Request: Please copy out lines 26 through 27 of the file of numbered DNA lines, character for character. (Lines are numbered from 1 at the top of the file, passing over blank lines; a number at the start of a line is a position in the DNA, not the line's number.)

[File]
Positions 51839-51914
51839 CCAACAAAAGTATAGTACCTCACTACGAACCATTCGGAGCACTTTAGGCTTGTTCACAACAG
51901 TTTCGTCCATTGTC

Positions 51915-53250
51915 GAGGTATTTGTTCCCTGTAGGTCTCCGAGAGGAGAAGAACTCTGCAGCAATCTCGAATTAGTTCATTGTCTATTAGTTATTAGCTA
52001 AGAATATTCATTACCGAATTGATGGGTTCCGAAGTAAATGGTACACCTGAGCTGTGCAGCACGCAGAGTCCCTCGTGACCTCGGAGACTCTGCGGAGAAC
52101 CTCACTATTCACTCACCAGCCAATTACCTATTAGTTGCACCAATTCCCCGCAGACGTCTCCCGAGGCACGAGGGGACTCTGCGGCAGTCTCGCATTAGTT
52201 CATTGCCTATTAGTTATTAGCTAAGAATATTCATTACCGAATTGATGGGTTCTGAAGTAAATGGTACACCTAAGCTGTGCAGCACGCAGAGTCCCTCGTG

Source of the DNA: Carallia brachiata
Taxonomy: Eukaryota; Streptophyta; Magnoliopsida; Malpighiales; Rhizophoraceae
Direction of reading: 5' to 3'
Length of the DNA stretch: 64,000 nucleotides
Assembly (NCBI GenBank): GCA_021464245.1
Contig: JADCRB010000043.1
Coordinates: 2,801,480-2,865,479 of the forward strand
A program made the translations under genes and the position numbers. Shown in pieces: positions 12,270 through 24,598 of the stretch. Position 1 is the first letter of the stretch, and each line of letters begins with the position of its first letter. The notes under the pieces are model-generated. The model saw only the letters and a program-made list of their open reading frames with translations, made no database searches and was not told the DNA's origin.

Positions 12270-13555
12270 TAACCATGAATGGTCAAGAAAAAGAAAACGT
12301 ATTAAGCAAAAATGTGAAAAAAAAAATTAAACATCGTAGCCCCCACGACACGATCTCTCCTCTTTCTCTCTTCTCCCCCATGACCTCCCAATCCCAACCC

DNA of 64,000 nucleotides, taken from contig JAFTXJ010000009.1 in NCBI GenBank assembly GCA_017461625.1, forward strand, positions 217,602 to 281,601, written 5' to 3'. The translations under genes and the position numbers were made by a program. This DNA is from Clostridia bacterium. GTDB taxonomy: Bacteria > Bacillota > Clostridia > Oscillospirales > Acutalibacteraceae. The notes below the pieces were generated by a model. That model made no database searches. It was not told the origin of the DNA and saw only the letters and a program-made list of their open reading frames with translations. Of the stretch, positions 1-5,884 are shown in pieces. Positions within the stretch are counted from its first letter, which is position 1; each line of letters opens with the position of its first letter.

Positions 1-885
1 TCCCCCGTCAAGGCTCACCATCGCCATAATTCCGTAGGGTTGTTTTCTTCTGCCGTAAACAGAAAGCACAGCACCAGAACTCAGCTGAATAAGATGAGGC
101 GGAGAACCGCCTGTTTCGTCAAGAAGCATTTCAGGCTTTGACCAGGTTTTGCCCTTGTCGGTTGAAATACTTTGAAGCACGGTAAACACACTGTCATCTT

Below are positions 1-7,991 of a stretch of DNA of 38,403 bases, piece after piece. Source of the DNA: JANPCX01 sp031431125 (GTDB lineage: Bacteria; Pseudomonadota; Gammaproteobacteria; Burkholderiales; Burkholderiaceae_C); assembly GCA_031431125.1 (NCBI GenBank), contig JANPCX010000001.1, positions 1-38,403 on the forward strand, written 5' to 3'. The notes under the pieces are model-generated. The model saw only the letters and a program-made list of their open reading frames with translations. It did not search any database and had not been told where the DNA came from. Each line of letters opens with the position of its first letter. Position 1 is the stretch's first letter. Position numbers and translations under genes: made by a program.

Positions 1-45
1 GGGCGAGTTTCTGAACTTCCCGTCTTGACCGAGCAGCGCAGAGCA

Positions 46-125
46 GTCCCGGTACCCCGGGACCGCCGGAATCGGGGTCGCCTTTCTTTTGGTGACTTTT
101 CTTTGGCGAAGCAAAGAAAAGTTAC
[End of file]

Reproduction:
1 GGGCGAGTTTCTGAACTTCCCGTCTTGACCGAGCAGCGCAGAGCA

Positions 46-125